DIGBY - Canada Day got a little shaky in Southwest Nova this year after a small earthquake occurred off of Digby that was also felt in Yarmouth and the surrounding region.
Natural Resources Canada said on July there was a magnitude 3.6 quake 60 kilometres southwest of Digby Neck at 3:32 p.m. July 1. Later, when staff had more time to analysis the data that came in, it adjusted the magnitude of the quake, saying it was a 3.8 quake 42 km northwest from Yarmouth. (Editor's note: the new magnitude was posted on the Natural Resources Canada website on July 2).
There is a survey on the website for anyone who felt the quake.
And lots of people felt it.
In Weymouth, Pamela Thibault said the quake got her attention.
“I thought it might have been a jet flying low so I went outside and there was nothing there,” she said about two hours after the seismic event. “It bothered the dogs though. They were uneasy for a bit and wouldn't settle down.”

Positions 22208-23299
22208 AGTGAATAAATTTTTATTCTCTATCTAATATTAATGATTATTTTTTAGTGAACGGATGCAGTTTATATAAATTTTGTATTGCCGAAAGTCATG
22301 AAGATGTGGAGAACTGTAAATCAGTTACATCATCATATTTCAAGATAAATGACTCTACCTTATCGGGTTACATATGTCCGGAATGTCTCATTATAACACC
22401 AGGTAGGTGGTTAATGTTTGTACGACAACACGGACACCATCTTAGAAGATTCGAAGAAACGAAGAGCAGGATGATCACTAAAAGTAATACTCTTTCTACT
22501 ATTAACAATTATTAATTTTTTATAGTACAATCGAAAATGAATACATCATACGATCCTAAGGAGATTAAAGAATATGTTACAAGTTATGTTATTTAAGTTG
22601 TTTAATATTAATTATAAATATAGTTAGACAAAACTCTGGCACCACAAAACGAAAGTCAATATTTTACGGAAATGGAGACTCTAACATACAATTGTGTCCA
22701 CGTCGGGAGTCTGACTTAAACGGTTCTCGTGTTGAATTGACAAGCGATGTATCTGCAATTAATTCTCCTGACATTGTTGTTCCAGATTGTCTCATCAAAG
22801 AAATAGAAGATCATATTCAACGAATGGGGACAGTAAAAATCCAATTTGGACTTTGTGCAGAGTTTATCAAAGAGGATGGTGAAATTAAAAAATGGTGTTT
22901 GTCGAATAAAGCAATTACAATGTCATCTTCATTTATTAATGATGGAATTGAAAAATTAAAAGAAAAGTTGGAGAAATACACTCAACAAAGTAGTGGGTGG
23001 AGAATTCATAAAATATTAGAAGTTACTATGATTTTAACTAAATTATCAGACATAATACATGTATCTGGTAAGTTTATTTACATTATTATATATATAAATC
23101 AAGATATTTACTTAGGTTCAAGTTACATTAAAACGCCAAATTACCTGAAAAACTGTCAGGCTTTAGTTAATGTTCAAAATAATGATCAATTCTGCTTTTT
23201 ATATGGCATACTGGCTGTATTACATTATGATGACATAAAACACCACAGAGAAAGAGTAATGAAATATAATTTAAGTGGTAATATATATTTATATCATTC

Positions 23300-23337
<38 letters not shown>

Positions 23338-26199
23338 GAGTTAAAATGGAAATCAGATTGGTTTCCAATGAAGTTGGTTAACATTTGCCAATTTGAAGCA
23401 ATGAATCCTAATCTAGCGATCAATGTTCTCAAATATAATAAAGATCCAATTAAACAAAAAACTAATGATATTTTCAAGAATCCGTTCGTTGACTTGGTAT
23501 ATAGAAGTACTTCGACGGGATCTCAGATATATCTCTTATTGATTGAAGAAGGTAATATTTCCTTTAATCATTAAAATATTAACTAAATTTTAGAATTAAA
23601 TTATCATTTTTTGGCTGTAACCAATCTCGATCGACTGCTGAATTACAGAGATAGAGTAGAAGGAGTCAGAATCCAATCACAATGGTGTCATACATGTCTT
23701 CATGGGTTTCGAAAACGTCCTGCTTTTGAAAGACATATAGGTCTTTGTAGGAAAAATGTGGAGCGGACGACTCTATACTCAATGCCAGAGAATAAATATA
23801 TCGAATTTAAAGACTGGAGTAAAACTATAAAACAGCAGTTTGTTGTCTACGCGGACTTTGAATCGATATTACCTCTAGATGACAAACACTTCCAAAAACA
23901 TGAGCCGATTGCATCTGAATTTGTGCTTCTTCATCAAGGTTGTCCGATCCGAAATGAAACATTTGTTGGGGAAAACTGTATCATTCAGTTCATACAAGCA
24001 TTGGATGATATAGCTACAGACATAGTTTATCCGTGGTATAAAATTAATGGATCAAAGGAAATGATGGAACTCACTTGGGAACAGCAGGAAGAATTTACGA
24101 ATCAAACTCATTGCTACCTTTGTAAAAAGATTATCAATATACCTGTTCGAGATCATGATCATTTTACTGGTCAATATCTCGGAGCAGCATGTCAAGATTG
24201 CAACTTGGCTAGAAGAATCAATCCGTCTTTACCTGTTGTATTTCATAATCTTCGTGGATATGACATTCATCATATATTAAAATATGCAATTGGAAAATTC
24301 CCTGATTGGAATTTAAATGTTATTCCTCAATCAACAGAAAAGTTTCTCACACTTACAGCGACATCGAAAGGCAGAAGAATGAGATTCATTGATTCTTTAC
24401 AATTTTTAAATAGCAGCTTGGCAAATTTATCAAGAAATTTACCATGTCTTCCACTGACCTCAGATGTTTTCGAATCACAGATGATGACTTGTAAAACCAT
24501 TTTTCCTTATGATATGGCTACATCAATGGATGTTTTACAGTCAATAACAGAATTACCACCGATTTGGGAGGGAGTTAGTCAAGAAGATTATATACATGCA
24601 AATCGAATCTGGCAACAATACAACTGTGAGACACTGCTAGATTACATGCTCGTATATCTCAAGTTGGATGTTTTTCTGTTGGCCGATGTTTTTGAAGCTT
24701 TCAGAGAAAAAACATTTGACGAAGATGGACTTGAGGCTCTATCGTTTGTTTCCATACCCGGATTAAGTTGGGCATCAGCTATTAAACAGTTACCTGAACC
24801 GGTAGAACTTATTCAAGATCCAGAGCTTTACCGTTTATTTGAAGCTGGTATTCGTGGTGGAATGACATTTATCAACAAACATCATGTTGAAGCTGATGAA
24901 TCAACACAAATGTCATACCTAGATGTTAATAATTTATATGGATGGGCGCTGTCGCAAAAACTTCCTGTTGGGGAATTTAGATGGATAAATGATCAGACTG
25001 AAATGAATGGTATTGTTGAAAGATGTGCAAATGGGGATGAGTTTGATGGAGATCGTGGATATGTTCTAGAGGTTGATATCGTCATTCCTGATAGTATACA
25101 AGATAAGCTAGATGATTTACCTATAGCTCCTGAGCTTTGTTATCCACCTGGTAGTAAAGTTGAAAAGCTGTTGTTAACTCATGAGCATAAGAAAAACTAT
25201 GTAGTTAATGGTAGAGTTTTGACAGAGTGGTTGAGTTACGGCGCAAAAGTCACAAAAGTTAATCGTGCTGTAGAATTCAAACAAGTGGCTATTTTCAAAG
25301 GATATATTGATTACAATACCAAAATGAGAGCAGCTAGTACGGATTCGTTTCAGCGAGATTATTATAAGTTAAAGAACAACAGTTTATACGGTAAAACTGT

In Doucetteville, Digby County, Kendra Amero said her house shook and she thought a forecast storm had moved in early, bringing thunder. She said it felt “like the ground was shaking, and my eight-year-old son turned and looked at me and said ‘did you feel that too?’”
Other members of the Digby Courier Facebook group reported thinking the rumbling was caused by thunder, a truck or a plane overhead – or an explosion.
“Lost two pictures off wall in Meteghan,” Nikki Dorey said. “Whole house shook like crazy. Thought furnace or something was blowing up. Dog was outside and ran back in terrified.”
On Twitter, the quake was noted on Mavilette Beach, but not in downtown Digby.
Tanya Hill, who lives in Glenwood, 20 minutes from Yarmouth, said the quake shook her deck and house. “I ran, grabbed my baby and gathered kids while yelling earthquake, but lucky my kids have had emergency drills before,” Hill wrote on Facebook. “It was scary."
Linda Wakerell who lives near the Yarmouth airport, reported that pictures fell off of her walls. “The roaring sound was what one would envision an avalanche of rocks falling from a mountain,” she said.